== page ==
FDA's Pediatric Rule Challenged in Federal Lawsuit

FDA's Pediatric Rule Challenged in Federal Lawsuit

On Its 2nd Anniversary, Three Groups Charge the Rule is Arbitrary and Illegal
December 03, 2000

Washington, DC, December 4, 2000 – A physicians’ association and two public interest groups today filed suit in federal court challenging the validity of the Food and Drug Administration’s “Pediatric Rule.” The lawsuit, brought by the Association of American Physicians and Surgeons, the Competitive Enterprise Institute, and Consumer Alert, is being handled by the law firm of Wiley, Rein & Fielding.

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The FDA’s Pediatric Rule, published on Dec. 2, 1998, established a new policy under which FDA could require drug companies to perform pediatric testing for certain drugs even if pediatric uses were not part of the drug’s labeled indications. The FDA claimed it was acting to protect children, but in the view of AAPS, CEI and Consumer Alert, the rule simply adds one more regulatory barrier to the drug approval process. As a series of CEI polls demonstrate, physicians overwhelmingly view FDA as already being too slow to approve new therapies. CEI General Counsel Sam Kazman stated: “Like countless other government measures, FDA’s Pediatric Rule is portrayed as ‘protecting children.’ Its major effect, however, may well be to delay new drug approvals and to enlarge FDA’s power beyond the limits set by Congress. The result would hurt public health, not advance it.”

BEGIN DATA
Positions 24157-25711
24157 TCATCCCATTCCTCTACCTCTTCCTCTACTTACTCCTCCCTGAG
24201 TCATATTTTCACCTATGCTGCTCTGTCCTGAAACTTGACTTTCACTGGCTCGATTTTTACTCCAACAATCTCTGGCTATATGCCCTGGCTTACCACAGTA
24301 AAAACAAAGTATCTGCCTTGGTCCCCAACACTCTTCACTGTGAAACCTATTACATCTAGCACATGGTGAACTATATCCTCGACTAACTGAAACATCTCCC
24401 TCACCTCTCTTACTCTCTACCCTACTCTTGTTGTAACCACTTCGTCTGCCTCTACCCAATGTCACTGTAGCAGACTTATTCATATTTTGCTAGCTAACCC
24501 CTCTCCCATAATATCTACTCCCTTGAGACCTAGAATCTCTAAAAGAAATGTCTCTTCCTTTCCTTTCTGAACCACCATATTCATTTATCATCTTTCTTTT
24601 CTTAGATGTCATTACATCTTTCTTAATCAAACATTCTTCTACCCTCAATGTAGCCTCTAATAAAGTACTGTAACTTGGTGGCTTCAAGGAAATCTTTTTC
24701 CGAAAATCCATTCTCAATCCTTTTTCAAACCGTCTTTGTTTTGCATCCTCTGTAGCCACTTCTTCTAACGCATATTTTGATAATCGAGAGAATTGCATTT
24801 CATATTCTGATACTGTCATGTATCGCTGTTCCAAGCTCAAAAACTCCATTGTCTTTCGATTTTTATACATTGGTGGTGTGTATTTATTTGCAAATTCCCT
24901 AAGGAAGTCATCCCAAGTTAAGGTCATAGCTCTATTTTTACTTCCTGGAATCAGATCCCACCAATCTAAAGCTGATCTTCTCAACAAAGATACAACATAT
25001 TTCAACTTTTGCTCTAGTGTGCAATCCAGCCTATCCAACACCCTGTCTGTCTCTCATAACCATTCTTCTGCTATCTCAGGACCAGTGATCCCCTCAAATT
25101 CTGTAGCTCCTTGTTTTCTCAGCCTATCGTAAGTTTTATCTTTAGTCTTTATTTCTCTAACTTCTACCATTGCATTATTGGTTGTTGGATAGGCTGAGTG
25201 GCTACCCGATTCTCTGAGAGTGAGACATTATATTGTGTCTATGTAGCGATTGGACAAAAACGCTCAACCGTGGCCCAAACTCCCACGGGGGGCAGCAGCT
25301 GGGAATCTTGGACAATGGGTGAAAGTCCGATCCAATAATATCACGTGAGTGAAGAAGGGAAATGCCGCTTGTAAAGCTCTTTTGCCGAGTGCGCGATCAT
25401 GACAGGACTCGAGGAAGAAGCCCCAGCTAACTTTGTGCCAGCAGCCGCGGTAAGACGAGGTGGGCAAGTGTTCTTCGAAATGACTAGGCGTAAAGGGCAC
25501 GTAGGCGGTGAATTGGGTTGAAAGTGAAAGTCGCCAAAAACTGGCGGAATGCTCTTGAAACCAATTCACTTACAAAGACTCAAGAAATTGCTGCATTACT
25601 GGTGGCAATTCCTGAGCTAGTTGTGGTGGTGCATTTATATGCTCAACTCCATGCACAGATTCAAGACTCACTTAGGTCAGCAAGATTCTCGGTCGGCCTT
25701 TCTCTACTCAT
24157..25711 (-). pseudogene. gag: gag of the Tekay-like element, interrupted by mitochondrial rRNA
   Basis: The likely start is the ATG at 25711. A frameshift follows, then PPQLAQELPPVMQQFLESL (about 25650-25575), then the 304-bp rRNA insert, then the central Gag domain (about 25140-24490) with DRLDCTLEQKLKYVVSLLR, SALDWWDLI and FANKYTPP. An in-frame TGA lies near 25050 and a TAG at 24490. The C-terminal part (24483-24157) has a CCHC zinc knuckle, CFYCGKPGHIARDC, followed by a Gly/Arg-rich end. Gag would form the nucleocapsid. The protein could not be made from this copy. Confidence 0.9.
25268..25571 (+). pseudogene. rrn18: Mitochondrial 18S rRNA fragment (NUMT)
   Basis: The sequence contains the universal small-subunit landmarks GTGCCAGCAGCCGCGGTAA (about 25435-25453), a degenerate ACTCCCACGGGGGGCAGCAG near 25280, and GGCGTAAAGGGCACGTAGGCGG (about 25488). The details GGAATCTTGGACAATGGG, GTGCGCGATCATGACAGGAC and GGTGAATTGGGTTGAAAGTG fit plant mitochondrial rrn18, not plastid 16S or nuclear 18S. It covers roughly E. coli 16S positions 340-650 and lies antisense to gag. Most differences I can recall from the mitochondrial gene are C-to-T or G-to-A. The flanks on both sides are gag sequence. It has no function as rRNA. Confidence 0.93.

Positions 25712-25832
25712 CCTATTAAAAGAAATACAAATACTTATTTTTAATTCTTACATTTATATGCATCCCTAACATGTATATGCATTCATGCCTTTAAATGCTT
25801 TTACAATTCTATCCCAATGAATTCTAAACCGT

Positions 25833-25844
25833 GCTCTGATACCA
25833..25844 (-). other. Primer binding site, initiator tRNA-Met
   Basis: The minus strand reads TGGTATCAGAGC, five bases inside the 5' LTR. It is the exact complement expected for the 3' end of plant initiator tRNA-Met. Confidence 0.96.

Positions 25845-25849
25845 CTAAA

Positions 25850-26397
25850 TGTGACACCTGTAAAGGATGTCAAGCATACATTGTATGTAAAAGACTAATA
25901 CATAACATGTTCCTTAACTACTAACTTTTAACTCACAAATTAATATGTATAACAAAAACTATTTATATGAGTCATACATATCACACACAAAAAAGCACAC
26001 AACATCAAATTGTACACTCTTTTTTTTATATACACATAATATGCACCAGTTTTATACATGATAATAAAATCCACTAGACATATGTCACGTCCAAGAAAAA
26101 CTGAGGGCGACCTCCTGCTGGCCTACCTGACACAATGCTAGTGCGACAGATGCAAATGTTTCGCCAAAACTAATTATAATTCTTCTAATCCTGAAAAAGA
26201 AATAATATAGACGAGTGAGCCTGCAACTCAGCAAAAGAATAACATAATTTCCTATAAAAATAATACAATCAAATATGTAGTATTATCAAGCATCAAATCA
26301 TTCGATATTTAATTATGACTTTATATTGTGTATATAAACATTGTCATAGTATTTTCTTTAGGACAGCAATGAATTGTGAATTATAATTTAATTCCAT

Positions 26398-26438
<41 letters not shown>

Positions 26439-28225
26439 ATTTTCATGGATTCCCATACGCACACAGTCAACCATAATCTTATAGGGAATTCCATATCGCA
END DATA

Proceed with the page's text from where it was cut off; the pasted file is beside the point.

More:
The groups had previously petitioned the agency to withdraw the rule, but FDA rejected that petition this past November. In support of the lawsuit, Dr. Henry Miller, a former FDA official, charged that the rule “raises serious ethical problems about testing drugs on children before they have been fully tested on adults.” In a statement released when the groups’ petition was first filed, Dr. Russell C. Libby, a practicing pediatrician in northern Virginia, noted that there are many drugs “approved in this country for adults, which are safe and effective for my patients”; his major concern was that, under the Pediatric Rule, these “currently available drugs may actually become unavailable.”

 

The Association of American Physicians and Surgeons is a non-profit organization of 4,000 physicians dedicated to preserving the practice of private medicine. The Competitive Enterprise Institute and Consumer Alert are nonprofit groups involved in opposing government overregulation.

 

The law firm of Wiley, Rein, & Fielding is handling the case pro bono. In 1999 it won a First Amendment court challenge to FDA’s ban on the distribution of off-label research publications. For more information, please call Richard Morrison at 202-331-1010, or email him. Or call Consumer Alert’s James Plummer at 202-467-5809, or email him.